Please use this identifier to cite or link to this item: https://une.intersearch.com.au/unejspui/handle/1959.11/412
Title: Medial Geniculate, Amygdalar and Cingulate Cortical Training-Induced Neuronal Activity during Discriminative Avoidance Learning in Rabbits with Auditory Cortical Lesions
Contributor(s): Duvel, AD (author); Smith, DM (author); Talk, A (author)orcid ; Gabriel, M (author)
Publication Date: 2001
Open Access: Yes
Handle Link: https://hdl.handle.net/1959.11/412
Abstract: This study addressed the neural mediation of discriminative avoidance learning, wherein rabbits step in a wheel apparatus in response to an acoustic conditional stimulus, the CS+, to avoid a foot shock, and they learn to ignore a different stimulus, the CS, not followed by foot shock. Previously, muscimol-induced inactivation of the amygdalar in the first session of training prevented learning during the inactivation and permanently blocked the development of discriminative training-induced neuronal activity (TIA) in the medial division of the medial geniculate nucleus (MGm). These results suggested that amygdalar neurons induce discriminative TIA in the MGm via basolateral (BL) amygdalar axonal projections to the auditory cortex. To test this hypothesis, the activity of neurons in the MGm was recorded during learning in rabbits with lesions of the auditory cortex. Recordings were also made in the lateral and BL amygdalar nuclei and in the cingulate cortex. In support of the hypothesis, discriminative learning in rabbits with lesions was impaired significantly during early training sessions 1-4; in these same sessions, discriminative TIA was abolished in the MGm, the BL nucleus, and the anterior cingulate cortex. The lesions also blocked posterior cingulate cortical discriminative TIA in training sessions 1-2 but spared TIA in sessions 3-7. Lateral amygdalar neurons showed gradual development of discrimination that was not significantly affected by the lesions. The results demonstrate a critical role of auditory cortex in early discriminative learning and in the production of early discriminative TIA in multiple areas.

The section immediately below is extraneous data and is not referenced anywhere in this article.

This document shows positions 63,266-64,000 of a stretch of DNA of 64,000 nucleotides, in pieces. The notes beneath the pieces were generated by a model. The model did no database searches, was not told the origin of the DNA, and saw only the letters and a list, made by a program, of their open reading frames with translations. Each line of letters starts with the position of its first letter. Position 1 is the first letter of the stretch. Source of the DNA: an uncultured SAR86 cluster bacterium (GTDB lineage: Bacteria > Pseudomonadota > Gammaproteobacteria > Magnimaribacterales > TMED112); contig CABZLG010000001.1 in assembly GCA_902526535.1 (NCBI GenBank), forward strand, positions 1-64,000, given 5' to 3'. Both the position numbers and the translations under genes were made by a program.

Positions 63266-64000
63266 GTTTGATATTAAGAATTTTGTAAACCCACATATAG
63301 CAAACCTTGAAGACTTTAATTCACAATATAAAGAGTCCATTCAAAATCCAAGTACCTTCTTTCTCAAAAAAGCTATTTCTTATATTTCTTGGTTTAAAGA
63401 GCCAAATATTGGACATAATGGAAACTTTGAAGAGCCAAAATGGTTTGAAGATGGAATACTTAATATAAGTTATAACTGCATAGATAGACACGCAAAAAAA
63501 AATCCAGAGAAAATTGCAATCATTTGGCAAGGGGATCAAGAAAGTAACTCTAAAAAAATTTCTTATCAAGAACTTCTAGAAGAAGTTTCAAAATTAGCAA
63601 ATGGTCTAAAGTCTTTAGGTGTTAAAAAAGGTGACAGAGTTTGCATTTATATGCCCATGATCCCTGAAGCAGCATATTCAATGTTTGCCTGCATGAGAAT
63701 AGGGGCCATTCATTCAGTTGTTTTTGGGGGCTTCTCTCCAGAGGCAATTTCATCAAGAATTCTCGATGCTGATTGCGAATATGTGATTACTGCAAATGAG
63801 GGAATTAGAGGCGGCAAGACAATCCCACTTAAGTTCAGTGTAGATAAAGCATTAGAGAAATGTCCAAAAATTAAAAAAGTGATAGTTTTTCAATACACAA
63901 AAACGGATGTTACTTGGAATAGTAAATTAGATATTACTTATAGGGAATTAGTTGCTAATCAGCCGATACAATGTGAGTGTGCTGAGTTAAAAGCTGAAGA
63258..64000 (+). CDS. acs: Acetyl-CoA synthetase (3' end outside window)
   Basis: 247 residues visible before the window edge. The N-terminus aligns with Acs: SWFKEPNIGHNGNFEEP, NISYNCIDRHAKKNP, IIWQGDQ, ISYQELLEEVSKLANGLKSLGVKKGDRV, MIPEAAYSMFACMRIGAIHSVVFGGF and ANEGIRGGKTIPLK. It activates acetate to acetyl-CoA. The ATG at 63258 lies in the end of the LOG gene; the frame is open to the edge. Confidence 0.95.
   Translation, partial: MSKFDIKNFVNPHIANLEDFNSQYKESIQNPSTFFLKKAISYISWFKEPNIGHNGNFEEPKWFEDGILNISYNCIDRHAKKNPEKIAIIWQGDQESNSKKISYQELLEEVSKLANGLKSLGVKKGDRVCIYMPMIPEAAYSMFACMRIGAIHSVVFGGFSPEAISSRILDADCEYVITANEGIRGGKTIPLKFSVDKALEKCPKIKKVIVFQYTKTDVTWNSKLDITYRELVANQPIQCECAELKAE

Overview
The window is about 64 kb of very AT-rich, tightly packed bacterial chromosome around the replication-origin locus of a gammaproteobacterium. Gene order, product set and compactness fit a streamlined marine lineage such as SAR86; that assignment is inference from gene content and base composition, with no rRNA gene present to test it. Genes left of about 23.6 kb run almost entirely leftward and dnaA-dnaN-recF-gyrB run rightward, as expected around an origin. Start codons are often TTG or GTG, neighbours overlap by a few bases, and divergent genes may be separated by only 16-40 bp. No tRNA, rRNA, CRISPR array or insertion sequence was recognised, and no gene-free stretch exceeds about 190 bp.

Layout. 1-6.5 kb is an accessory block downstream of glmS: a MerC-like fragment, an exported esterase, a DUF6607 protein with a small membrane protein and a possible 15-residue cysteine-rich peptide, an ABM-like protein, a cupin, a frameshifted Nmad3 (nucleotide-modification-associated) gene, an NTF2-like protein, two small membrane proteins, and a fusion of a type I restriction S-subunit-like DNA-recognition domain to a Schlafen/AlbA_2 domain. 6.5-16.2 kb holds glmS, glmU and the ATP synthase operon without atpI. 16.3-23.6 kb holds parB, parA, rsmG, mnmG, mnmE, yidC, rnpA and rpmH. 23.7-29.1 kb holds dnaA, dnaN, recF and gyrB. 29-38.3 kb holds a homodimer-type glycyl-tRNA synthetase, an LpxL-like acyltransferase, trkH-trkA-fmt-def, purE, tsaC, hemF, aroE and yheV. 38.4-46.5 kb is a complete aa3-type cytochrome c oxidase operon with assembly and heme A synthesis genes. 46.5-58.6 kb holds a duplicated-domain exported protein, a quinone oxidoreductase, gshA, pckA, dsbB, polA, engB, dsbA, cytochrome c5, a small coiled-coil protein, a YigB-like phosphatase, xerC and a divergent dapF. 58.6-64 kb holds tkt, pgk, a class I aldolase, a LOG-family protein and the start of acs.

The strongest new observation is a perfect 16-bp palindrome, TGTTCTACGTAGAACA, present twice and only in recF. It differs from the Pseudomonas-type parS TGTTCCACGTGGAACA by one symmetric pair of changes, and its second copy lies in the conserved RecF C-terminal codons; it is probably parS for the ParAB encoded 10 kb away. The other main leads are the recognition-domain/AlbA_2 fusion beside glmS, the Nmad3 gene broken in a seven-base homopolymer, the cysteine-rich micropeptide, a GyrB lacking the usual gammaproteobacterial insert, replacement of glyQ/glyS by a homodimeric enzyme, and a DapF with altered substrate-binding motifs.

Publication Type: Journal Article
Source of Publication: The Journal of Neuroscience, 21(9), p. 3271-3281
Publisher: Society for Neuroscience
Place of Publication: United States
ISSN: 0207-6474
Field of Research (FOR): 170101 Biological Psychology (Neuropsychology, Psychopharmacology, Physiological Psychology)
Peer Reviewed: Yes
HERDC Category Description: C1 Refereed Article in a Scholarly Journal
Other Links: http://www.jneurosci.org/cgi/content/abstract/21/9/3271
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